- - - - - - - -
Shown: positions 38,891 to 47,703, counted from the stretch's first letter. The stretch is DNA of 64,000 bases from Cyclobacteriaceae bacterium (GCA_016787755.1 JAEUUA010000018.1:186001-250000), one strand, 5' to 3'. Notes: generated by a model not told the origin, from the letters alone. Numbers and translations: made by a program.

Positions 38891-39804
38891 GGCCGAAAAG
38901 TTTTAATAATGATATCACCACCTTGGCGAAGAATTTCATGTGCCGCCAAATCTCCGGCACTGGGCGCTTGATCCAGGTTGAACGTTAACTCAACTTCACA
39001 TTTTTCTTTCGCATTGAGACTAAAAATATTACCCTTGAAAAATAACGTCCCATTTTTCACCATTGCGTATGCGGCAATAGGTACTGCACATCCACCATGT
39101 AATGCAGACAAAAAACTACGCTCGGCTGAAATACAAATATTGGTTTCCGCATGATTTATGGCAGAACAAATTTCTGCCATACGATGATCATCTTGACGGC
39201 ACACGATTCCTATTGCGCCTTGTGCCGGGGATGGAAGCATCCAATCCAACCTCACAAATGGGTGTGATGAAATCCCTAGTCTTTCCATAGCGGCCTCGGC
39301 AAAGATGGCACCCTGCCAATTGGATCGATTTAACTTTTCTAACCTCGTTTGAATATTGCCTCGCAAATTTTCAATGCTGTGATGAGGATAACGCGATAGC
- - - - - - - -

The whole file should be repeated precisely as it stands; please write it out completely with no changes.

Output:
Shown: positions 38,891 to 47,703, counted from the stretch's first letter. The stretch is DNA of 64,000 bases from Cyclobacteriaceae bacterium (GCA_016787755.1 JAEUUA010000018.1:186001-250000), one strand, 5' to 3'. Notes: generated by a model not told the origin, from the letters alone. Numbers and translations: made by a program.

Positions 38891-39804
38891 GGCCGAAAAG
38901 TTTTAATAATGATATCACCACCTTGGCGAAGAATTTCATGTGCCGCCAAATCTCCGGCACTGGGCGCTTGATCCAGGTTGAACGTTAACTCAACTTCACA
39001 TTTTTCTTTCGCATTGAGACTAAAAATATTACCCTTGAAAAATAACGTCCCATTTTTCACCATTGCGTATGCGGCAATAGGTACTGCACATCCACCATGT
39101 AATGCAGACAAAAAACTACGCTCGGCTGAAATACAAATATTGGTTTCCGCATGATTTATGGCAGAACAAATTTCTGCCATACGATGATCATCTTGACGGC
39201 ACACGATTCCTATTGCGCCTTGTGCCGGGGATGGAAGCATCCAATCCAACCTCACAAATGGGTGTGATGAAATCCCTAGTCTTTCCATAGCGGCCTCGGC
39301 AAAGATGGCACCCTGCCAATTGGATCGATTTAACTTTTCTAACCTCGTTTGAATATTGCCTCGCAAATTTTCAATGCTGTGATGAGGATAACGCGATAGC